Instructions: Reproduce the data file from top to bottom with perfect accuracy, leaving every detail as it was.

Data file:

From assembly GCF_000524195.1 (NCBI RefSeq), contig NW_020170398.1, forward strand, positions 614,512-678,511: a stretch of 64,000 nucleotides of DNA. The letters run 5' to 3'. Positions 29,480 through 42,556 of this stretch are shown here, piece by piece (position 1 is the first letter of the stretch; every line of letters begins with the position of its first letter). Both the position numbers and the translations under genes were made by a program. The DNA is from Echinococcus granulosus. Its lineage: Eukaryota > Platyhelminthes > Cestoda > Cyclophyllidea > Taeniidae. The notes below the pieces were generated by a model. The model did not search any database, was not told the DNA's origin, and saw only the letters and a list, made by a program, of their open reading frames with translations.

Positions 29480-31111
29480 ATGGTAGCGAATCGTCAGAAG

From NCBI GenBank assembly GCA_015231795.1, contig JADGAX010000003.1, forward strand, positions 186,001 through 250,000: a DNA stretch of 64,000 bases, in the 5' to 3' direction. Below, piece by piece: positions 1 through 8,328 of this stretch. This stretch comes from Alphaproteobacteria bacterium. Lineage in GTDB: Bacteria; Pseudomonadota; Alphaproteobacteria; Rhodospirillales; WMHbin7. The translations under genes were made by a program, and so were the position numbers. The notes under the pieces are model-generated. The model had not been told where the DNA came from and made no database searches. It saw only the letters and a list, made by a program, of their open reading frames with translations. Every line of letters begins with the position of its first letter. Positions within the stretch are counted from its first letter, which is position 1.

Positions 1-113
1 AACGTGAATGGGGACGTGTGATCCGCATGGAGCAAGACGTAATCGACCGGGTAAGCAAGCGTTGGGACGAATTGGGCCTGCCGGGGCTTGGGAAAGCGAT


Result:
From assembly GCF_000524195.1 (NCBI RefSeq), contig NW_020170398.1, forward strand, positions 614,512-678,511: a stretch of 64,000 nucleotides of DNA. The letters run 5' to 3'. Positions 29,480 through 42,556 of this stretch are shown here, piece by piece (position 1 is the first letter of the stretch; every line of letters begins with the position of its first letter). Both the position numbers and the translations under genes were made by a program. The DNA is from Echinococcus granulosus. Its lineage: Eukaryota > Platyhelminthes > Cestoda > Cyclophyllidea > Taeniidae. The notes below the pieces were generated by a model. The model did not search any database, was not told the DNA's origin, and saw only the letters and a list, made by a program, of their open reading frames with translations.

Positions 29480-31111
29480 ATGGTAGCGAATCGTCAGAAG

From NCBI GenBank assembly GCA_015231795.1, contig JADGAX010000003.1, forward strand, positions 186,001 through 250,000: a DNA stretch of 64,000 bases, in the 5' to 3' direction. Below, piece by piece: positions 1 through 8,328 of this stretch. This stretch comes from Alphaproteobacteria bacterium. Lineage in GTDB: Bacteria; Pseudomonadota; Alphaproteobacteria; Rhodospirillales; WMHbin7. The translations under genes were made by a program, and so were the position numbers. The notes under the pieces are model-generated. The model had not been told where the DNA came from and made no database searches. It saw only the letters and a list, made by a program, of their open reading frames with translations. Every line of letters begins with the position of its first letter. Positions within the stretch are counted from its first letter, which is position 1.

Positions 1-113
1 AACGTGAATGGGGACGTGTGATCCGCATGGAGCAAGACGTAATCGACCGGGTAAGCAAGCGTTGGGACGAATTGGGCCTGCCGGGGCTTGGGAAAGCGAT